Ian Mortimer’s magnificent new book ‘Centuries of Change’ describes the myriad ways in which European societies have been transformed over the past thousand years. The following blogs summarise Mortimer’s work and ask just how much progress have we made? This first post takes us up to the end of the seventeenth century.
‘The most profound purpose of history is to reveal something of the nature of humanity in all its extremes.’ Ian Mortimer
European societies in 1000 were illiterate, superstitious and ignorant of the outside world. Hunger and disease were widespread and violence was ever present. The vast majority of people lived off the land.
The Muslim city of Cordoba in Spain and the capital of the Byzantine Empire at Constantinople in Turkey were by far the richest and most sophisticated cities on the continent. The Grand Mosque at Cordoba and the Church of St. Sophia, which still stand today, were built at this time. By comparison, London, Paris and Rome were of minor significance.
One of the greatest changes in the eleventh century was the rise of the Catholic Church to power over the whole of Western Europe.
In 1000, the Pope did not exert authority over the kings of Europe and lacked the means to do so. By 1100, however, the Catholic Church had become a powerful independent political and religious body. Priests and bishops stood apart from the rest of society, having been forbidden to marry and removed from the jurisdiction of secular courts. The appointment of senior clergy was now solely in the hands of the Pope. With churches and clergy in virtually every parish, the Catholic Church was powerful, centralised and expanding.
The church’s power was reflected in a frenzy of building works. With the discovery of new building techniques, churches and castles sprung up throughout Europe. In 1000 there were scarcely any castles, while churches were of modest size. By 1100 there were tens of thousands of castles across Europe, and great cathedrals such as Saint Marks Basilica in Venice, Pisa Cathedral and Durham cathedral now dotted the continent.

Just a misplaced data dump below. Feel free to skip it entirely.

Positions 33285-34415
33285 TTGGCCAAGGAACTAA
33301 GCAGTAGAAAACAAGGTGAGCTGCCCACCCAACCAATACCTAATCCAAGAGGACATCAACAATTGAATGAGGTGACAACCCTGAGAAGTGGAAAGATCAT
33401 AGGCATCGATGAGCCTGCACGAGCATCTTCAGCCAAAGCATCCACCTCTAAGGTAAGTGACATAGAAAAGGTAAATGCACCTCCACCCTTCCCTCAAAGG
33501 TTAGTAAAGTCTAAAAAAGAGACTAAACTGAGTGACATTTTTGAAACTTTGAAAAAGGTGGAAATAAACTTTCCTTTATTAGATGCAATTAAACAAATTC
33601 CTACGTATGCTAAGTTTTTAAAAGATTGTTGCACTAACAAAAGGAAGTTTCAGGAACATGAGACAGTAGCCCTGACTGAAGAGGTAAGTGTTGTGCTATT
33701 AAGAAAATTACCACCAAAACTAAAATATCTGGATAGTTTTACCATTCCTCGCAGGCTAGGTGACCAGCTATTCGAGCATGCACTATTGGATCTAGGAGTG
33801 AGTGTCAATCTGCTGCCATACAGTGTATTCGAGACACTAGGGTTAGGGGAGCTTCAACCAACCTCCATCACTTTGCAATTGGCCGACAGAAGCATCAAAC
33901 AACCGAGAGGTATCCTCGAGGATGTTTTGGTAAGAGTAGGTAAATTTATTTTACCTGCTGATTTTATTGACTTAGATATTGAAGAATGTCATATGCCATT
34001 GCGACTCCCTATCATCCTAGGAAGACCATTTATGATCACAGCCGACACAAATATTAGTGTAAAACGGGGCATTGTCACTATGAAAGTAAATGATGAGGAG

The greatest driver of change in the twelfth century was climate. Average temperatures rose across Europe by almost 1 degree in the tenth and eleventh centuries, leading to less severe winters and a marked reduction in crops lost to frost. The resulting decreases in deaths due to starvation led to a marked increase in the population.
During the twelfth century, this larger population cleared ever more land for agriculture, and Europe was transformed from a landscape covered by forests to one dominated by farmland.
The twelfth century also saw a number of developments that would have profound impacts in later centuries.
It saw the beginnings of codified law in Europe, with the founding of the first school of law in Bologna and the establishment of a set of canon laws that applied to all subjects of the church. For the first time, people’s moral behaviour, including their sexual behaviour, was regulated by the church.
The twelfth century also witnessed an enormous injection of new knowledge into Europe with the rediscovery of ancient Greek texts, and the absorption of vast amounts of Arabic learning resulting from Christian conquests in Muslim Spain.
It was during the thirteenth century that European societies became market based economies.
Over the course of the century, market towns became a feature of every community as people across Europe travelled to market to trade goods. The majority of people now came to live within easy travel distance of such towns.
Larger annual markets were also held in various places across Europe, connecting traders from the north and south of the continent. As a result, Europe became linked as never before through commerce.
This increase in trade brought the practice of barter to an end. By 1300 money was the main way of doing business. And with money came banking, as major banking companies – most famously those of Florence, Siena and Lucca – extended credit to traders across Europe.
Education and literacy saw major increases in the thirteenth century. The Lateran Council of 1215 decreed that every church in Christendom with the means to do so should establish a school. A symbiotic relationship between the church and commerce subsequently developed, fuelling a boom in literacy as merchants sought written contracts to secure their commercial deals.